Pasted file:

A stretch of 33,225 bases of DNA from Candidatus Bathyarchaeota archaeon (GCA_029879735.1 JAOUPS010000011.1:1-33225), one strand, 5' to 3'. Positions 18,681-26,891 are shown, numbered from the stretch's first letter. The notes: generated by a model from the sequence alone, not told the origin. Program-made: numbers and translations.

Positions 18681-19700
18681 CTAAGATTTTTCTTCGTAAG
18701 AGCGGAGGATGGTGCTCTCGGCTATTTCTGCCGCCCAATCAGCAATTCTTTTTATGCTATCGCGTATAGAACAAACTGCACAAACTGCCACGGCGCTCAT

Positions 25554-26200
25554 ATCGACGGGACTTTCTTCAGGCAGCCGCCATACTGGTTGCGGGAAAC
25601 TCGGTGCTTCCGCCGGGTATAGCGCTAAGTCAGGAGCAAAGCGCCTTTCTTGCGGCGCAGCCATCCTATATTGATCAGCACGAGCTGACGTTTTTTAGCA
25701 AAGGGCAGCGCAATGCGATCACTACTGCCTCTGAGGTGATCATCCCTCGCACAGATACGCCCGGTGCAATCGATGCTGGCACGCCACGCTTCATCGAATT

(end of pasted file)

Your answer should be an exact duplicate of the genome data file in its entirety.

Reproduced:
A stretch of 33,225 bases of DNA from Candidatus Bathyarchaeota archaeon (GCA_029879735.1 JAOUPS010000011.1:1-33225), one strand, 5' to 3'. Positions 18,681-26,891 are shown, numbered from the stretch's first letter. The notes: generated by a model from the sequence alone, not told the origin. Program-made: numbers and translations.

Positions 18681-19700
18681 CTAAGATTTTTCTTCGTAAG
18701 AGCGGAGGATGGTGCTCTCGGCTATTTCTGCCGCCCAATCAGCAATTCTTTTTATGCTATCGCGTATAGAACAAACTGCACAAACTGCCACGGCGCTCAT

Positions 25554-26200
25554 ATCGACGGGACTTTCTTCAGGCAGCCGCCATACTGGTTGCGGGAAAC
25601 TCGGTGCTTCCGCCGGGTATAGCGCTAAGTCAGGAGCAAAGCGCCTTTCTTGCGGCGCAGCCATCCTATATTGATCAGCACGAGCTGACGTTTTTTAGCA
25701 AAGGGCAGCGCAATGCGATCACTACTGCCTCTGAGGTGATCATCCCTCGCACAGATACGCCCGGTGCAATCGATGCTGGCACGCCACGCTTCATCGAATT